Reflections on a month in Peru



Our first month in Peru has been amazing. It's hard to believe a month has gone by already. Both Abby and I are getting settled into work, and our new apartment. We've started some good habits. We've been running- we have a goal of 16k per week (about 10 miles). We've also been trying to do a "friend's dinner" every week where we pick a night and invite some friends for a home cooked meal.

I've been very happy with my work set-up. I have a desk (the only furniture we've purchased so far, everything else we have was provided with the apartment) in the guest bedroom where I have a quiet place to work. I have a decent web camera set up so I can do video meetings with my team. I even hung a little white board on the wall for sketching out designs and for Abby to leave me notes about remembering to eat lunch 😬.

There have been some challenges of course. After about a week of us moving in the gas to our apartment was turned off as a result of the landlord not paying the bill for a while, so cooking was limited to the microwave and a bread-slice toaster. I also managed to aggravate some kind of hand and foot psoriasis which resulted in a couple weeks of painful blisters, apparently commonly triggered by stress. So I've been more consciously trying to relax. But we persevered through the minor setbacks and have mostly been laughing about it.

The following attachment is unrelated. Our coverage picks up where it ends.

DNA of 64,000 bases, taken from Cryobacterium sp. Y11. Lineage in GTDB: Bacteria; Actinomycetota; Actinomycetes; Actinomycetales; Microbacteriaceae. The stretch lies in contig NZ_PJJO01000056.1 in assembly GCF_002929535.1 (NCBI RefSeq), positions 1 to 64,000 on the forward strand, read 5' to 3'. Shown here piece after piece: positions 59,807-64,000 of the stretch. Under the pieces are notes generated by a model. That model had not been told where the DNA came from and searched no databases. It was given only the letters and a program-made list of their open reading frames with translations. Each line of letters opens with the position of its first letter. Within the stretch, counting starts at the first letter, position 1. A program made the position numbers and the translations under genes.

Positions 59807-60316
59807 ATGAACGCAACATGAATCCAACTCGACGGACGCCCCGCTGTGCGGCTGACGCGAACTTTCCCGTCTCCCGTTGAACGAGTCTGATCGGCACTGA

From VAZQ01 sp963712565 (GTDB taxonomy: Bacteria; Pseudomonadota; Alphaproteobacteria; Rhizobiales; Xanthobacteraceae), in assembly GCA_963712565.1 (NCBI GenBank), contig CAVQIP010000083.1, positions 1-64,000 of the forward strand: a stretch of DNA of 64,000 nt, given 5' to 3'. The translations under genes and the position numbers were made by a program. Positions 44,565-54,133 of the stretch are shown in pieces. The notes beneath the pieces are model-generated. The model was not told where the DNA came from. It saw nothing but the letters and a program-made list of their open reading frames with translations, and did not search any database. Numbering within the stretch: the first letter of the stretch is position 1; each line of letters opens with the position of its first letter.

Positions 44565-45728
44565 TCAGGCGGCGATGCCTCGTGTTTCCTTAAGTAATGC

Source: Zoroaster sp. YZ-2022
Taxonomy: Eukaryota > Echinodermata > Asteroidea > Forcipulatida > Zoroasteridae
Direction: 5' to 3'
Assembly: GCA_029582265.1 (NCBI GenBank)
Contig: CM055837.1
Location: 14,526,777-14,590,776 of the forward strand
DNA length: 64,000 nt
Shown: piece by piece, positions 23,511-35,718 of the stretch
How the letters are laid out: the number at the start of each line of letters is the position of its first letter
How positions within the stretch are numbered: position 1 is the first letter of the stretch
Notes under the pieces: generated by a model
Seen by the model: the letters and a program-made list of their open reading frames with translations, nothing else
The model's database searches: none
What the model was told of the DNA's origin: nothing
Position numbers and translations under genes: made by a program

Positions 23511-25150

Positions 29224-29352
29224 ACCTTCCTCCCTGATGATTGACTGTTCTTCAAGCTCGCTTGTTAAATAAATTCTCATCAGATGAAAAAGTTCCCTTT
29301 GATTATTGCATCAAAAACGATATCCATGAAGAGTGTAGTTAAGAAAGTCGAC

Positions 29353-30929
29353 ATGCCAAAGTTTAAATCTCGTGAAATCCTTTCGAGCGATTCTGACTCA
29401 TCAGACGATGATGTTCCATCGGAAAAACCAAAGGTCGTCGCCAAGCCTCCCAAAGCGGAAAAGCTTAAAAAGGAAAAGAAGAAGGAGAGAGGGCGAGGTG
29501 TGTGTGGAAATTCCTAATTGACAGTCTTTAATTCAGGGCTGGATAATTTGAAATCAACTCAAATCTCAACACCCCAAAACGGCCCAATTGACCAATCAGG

We have also hired a maid. I consider this an extreme luxury... but it's a normal practice here, apartments generally include maid's quarters even. If nothing else it's a way for us to support the local economy I guess. And I admit it's nice to have someone tidy up once a week for us.

Speaking of the economy, how much do things cost here? It depends. Some things are surprisingly affordable. A nice dinner at a middle range restaurant will cost us 75 soles, or about $25 US. Local food like fruits and vegetables or breads are also very cheap. Taxi rides are very affordable too, we don't need a car to get around and usually walk but taxis are readily available. On the other hand, I paid $50 US for an ethernet adapter that would cost $15 on Amazon, and 50% more for a backup hard drive I needed. Imported goods and foods, like pepperoni, are noticeably more expensive than I'm used to. Overall it's quite a mix but for the normal day to day we should be saving money compared to our budget in the US.

Favorite food so far? Alli de gallina empanadas (or allí de gallina lasagna!)
Favorite activity? Running on the malecon
Most looking forward to? Our next trip and learning to surf
Biggest frustration? Haven't found a good pizza, yet...
What I miss most from home? My doggie Rey

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